The composition time for a tree is equal to the amount of time that the tree has lived. This is significant given the existence of trees that live upwards of a thousand years. Trees can take several times longer to decompose that to compose say upwards of two or three thousand years. Our problem is short term release of carbon which is flooding the atmosphere with more carbon than it can handle. We need to reduce and eliminate the short term release of carbon to deal with the green house effect or sequester massive amounts or better still – do both. When a tree decomposes on the forest floor, it is consumed by decomposing bacteria, insects and saprophytic organisms. So the energy and Carbon is consumed and recycled back into nutrients for the forest and through linkages to the whole ecosystem.

Given geological time some carbon is permanently sequestered, as in bogs or coals. Debate rages in relation to the formation of coals of various kinds but that they are formed from the remains of plant matter is not disputed and plant matter in the quantities required grows in forests.

It was not until the Carboniferous some 300 million years ago that land plants developed sufficiently to form the forests which produced the major coal deposits of the Northern Hemisphere. In Queensland and New South Wales Australia, coal formation occurred much later in the Permian Period some 250 million years ago. In Victoria, the coals are much younger; being deposited 15 to 50 million years ago during the Tertiary Period.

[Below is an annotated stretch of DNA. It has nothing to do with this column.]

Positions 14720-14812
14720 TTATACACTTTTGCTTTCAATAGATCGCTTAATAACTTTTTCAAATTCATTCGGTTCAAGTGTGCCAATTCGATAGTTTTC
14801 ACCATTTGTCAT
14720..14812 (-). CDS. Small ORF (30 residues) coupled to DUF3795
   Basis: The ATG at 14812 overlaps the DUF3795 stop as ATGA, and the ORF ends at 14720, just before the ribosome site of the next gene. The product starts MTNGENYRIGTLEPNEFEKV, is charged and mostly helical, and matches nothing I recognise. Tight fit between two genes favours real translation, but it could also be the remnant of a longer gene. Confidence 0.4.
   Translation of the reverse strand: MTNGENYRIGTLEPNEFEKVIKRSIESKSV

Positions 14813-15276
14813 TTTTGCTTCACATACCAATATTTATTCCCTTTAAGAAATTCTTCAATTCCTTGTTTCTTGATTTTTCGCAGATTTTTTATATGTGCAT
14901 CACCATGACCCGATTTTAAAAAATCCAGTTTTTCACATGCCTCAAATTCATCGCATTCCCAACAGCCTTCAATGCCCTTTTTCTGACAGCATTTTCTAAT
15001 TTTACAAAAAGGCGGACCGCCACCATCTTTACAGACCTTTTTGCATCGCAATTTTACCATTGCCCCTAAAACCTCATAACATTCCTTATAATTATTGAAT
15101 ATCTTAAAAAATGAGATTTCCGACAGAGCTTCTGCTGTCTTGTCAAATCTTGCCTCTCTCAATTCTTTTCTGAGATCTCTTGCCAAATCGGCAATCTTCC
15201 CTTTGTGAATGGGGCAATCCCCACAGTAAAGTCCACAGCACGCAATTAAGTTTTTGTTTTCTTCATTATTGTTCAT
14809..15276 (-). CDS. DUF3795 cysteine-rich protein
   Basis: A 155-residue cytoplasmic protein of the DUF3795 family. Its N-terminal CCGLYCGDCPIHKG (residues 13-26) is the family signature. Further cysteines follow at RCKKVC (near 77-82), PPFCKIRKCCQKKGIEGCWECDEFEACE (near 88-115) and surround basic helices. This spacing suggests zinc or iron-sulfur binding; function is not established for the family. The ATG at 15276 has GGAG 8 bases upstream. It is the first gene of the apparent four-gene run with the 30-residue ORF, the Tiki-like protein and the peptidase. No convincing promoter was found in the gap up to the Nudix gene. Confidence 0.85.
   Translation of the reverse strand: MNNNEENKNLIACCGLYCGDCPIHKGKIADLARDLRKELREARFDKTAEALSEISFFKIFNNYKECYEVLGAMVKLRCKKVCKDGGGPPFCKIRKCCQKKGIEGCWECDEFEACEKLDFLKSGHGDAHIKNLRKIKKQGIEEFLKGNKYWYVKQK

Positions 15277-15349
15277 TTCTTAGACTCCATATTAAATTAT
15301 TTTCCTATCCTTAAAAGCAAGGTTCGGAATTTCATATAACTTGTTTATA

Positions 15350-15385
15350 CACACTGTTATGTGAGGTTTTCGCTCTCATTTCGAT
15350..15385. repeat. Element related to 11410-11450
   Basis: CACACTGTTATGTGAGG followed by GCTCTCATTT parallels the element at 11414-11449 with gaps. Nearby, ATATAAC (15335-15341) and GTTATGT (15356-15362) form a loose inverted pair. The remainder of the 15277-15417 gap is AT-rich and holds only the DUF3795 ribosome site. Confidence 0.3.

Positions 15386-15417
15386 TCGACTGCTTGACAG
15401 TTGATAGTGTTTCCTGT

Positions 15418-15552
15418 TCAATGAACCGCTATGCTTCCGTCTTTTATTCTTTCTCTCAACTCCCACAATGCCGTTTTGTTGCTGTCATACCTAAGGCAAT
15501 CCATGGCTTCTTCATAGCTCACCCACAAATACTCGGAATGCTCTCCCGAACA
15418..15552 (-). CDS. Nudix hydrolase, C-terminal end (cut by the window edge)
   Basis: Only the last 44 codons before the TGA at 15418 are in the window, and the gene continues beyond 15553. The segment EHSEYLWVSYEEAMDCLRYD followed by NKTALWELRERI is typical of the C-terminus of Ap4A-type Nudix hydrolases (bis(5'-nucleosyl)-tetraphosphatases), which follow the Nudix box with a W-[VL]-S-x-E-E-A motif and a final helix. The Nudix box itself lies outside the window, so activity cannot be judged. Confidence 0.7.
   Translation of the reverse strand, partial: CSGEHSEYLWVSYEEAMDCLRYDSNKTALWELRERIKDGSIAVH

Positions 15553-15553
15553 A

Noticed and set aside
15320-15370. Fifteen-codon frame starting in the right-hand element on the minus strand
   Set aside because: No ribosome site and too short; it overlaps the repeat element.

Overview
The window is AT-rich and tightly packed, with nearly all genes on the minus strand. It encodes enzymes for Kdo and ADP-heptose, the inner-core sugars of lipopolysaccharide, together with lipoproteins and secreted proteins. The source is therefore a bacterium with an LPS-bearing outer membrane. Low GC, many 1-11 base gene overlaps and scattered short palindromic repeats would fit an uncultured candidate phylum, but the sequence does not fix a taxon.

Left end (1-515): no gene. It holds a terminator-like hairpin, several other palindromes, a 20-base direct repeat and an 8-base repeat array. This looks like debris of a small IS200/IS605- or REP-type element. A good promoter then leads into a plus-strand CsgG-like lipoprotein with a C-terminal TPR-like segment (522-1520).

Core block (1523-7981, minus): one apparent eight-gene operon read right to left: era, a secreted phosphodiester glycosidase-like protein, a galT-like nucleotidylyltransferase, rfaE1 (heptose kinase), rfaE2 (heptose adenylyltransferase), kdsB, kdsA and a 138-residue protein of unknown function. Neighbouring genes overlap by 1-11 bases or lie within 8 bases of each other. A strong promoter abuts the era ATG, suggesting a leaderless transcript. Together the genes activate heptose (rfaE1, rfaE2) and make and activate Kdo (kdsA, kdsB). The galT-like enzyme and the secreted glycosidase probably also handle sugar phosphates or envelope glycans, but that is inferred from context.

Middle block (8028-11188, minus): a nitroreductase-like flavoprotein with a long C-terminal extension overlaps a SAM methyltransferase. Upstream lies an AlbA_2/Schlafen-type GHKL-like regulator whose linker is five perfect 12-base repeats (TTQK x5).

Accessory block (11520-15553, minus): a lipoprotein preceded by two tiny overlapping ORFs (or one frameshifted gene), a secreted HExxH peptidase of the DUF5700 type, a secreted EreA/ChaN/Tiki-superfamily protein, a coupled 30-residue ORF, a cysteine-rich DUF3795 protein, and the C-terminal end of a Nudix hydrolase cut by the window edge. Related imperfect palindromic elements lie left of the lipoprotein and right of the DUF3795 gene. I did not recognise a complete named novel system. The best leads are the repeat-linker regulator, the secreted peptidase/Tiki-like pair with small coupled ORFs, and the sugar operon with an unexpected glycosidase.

It is considered by most that in these waterlogged environments, plants and tree debris accumulated. As the layer of debris increased in thickness, the floors of these vast swamps subsided slowly and fungi and bacteria decomposed the plant material. The first stage in the "coalification" process is characterised by extensive biochemical reactions. Proteins, starches and cellulose undergo more rapid decomposition than woody material (lignin) and the waxy parts of plants (the leaf cuticles and the spore and pollen walls). Thus the remains of many types of vegetation, including tree stumps, leaves, spores, seedpods, and resin are found in Victoria's brown coal. Some of the material is similar to existing vegetation but, in general, most of the plants have not grown in Victoria for millions of years.